7. Watch the Cancan at Diamond Tooth Gerties
For a small town, Dawson City has a few critical cultural experiences you won’t find in many other places in the world – one of which is a nightly cancan show in the style that prospectors would have enjoyed over a century ago. It’s hard to miss as it’s one of the biggest buildings in town, but Diamond Tooth Gerties is the place to see it all.
Diamond Tooth Gerties offers multiple shows nightly throughout the summer months (usually early to mid-May through the second half of September); they range from traditional to racier as the night goes on – but you’ve got to see at least one of them during your visit to Dawson!
In addition to cancan shows, Diamond Tooth Gerties is the spot to try your hand at a bit of gambling – you might be able to turn that gold nugget into two if fortune’s on your side. They have traditional table games like Black Jack, Poker, and Roulette, as well as slot machines.
8. Join the Sourtoe Cocktail Club
Yes, it’s true – and yes, it’s disgusting: Dawson City is the one place on earth where you can drink a shot with a real human toe in it. Yes, I said toe.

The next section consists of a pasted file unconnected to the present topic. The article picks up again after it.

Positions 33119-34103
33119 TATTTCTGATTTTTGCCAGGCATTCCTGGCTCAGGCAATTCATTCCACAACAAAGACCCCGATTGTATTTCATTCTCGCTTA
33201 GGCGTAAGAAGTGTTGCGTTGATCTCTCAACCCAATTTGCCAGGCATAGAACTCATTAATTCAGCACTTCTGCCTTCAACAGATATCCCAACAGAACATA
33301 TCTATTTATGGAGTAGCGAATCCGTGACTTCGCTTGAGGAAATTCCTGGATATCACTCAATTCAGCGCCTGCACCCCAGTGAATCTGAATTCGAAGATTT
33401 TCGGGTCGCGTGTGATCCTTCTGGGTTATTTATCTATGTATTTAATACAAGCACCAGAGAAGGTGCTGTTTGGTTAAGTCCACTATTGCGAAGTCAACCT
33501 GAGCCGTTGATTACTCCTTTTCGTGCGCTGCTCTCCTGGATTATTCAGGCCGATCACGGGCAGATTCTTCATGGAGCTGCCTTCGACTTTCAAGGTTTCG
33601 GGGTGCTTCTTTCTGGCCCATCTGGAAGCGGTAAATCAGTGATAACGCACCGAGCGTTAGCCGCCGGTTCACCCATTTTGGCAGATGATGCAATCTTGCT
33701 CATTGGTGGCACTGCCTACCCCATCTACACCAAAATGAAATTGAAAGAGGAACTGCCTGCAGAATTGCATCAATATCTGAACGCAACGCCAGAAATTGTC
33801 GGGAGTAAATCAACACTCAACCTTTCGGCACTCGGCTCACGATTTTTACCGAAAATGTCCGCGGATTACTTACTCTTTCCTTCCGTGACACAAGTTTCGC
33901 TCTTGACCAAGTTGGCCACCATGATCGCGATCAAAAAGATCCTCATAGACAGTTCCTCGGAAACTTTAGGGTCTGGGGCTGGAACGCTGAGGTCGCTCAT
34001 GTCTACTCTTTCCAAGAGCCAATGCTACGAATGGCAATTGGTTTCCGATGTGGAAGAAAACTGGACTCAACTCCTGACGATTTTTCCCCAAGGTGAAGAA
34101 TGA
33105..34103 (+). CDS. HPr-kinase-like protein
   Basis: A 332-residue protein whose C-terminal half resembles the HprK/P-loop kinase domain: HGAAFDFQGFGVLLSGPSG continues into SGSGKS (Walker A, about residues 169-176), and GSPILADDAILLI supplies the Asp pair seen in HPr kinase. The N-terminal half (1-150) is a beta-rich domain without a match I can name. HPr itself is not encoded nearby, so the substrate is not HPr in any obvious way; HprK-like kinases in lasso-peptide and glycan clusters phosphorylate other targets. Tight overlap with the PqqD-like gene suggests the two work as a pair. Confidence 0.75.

The basic story is now nearly myth and entirely unconfirmed, but legend has it that two rum-running brothers got caught in a blizzard in the 1920s. Affected by a bad case of frostbite, one of the brothers – Otto – used his axe to cut off the toe of the other brother – Louie. He placed the toe in alcohol to preserve it, and that jar was found in 1973 by Captain Dick Stevenson – a true Yukoner – who decided to create the Sourtoe Cocktail Club. It’s a rite of passage for Dawson City visitors, one of those weird things that you find in this part of the world and just have to do.
The long and short of it is that you pay for a shot of Yukon Jack whiskey; the current toe captain will drop a toe into your glass, say a few words, and then you shoot the shot – letting the toe touch your lips but NOT enter your mouth. Then everyone around cheers and you feel a warm sensation as well as a squiggly one in your tummy.
On my trip, I did it. I’ll probably do it again someday if it’s still offered the next time I visit. It’s gross, but essential.
9. Learn at the Dänojà Zho Cultural Centre
For more refined travelers – or those like me who just want to sample it all, a trip to the Dänojà Zho Cultural Centre is also essential.